Keep a Pain Journal

As you think about the questions above, it may help you to keep track of your pain by jotting down notes throughout the day. For instance, noting that pain was triggered by a certain type of physical activity – or by no physical activity at all – could give your doctor an important clue.

Come Prepared

Many people tend to get nervous in a medical setting. It’s perfectly normal to forget questions, feel rushed, become intimidated while speaking to your doctor, or downplay your symptoms out of a desire to get the exam over with quicker. We’ve all been there. 

The best way to confidently approach the conversation with your doctor is to know the answers to the above questions beforehand. Write them down if you need, so that you can refer back to them if you start to feel overwhelmed.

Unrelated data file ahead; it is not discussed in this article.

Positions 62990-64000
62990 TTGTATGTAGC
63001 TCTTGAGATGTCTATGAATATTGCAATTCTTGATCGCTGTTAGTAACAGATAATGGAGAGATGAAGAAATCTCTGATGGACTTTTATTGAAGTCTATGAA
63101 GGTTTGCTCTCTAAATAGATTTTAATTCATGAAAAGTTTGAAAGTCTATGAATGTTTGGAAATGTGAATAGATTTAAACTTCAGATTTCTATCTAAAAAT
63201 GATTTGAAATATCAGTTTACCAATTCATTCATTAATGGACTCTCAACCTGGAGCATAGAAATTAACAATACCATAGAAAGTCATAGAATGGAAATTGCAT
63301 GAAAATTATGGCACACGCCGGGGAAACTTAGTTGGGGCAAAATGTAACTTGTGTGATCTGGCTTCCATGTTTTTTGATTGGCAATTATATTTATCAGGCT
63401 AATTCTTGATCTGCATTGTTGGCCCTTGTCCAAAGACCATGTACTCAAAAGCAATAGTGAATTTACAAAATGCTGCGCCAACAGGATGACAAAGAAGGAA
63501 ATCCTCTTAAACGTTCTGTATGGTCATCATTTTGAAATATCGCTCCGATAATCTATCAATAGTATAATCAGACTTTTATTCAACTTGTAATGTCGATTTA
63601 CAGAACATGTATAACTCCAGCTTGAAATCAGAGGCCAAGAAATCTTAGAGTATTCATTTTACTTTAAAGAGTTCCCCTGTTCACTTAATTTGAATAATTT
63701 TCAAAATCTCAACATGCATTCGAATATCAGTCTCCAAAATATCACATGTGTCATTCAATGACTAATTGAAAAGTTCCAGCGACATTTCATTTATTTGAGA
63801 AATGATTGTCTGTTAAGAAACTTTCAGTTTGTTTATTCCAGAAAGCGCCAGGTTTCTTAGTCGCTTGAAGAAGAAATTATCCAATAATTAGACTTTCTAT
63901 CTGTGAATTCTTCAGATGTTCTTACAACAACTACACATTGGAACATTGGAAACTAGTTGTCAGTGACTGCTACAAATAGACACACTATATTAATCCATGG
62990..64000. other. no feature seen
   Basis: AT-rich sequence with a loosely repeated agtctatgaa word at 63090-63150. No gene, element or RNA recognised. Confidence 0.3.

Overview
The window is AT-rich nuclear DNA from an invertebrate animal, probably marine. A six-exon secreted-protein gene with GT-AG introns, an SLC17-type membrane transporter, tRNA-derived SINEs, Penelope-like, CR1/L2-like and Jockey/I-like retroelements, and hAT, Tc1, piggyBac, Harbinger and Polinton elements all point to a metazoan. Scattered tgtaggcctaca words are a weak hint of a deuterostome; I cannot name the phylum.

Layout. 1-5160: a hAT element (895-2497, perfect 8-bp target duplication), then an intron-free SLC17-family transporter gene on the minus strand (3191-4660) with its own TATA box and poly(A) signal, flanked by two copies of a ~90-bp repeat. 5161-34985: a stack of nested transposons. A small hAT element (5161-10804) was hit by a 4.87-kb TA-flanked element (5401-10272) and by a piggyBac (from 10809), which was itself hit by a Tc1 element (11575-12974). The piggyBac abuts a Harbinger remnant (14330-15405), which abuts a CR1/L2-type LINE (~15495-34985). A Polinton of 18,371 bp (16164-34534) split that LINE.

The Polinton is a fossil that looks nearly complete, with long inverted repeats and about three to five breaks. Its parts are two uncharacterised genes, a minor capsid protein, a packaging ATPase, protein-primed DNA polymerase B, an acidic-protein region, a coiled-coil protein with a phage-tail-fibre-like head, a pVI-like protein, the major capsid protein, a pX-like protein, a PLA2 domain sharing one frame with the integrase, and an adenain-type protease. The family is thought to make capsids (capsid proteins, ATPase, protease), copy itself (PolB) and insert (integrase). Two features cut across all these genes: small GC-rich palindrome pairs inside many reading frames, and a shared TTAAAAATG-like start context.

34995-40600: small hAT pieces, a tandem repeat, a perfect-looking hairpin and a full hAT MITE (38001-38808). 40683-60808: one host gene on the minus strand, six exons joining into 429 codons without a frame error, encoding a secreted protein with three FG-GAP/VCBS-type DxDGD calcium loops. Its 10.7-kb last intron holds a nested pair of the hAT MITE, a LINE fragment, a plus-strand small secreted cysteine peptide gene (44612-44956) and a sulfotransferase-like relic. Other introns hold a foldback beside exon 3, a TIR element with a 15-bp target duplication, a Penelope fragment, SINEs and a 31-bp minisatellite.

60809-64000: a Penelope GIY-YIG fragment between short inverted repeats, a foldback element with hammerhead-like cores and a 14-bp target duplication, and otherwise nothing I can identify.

Be Your Own Advocate

After your initial consultation, don’t be afraid to express concerns if you feel you aren’t being listened to, or that your pain isn’t being taken seriously enough.

A doctor may think he or she has responded to all of your concerns and given a satisfactory answer; if you feel differently, speak up! Whenever they can, doctors would rather take a few extra minutes and leave the exam room knowing they have a happy patient. 

Persistence Through the Pain

It isn’t always possible to make your pain go away overnight. Sometimes, you may need to be persistent in communicating with your doctor about your treatment plan – whether it’s working, any side effects or if you aren’t satisfied with the level of relief you are receiving.

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Our Florida Hospital physicians are ready to listen to you about your pain. Call 407-303-DOCS or fill out the form on the right side of this page to be connected to a Florida Hospital physician.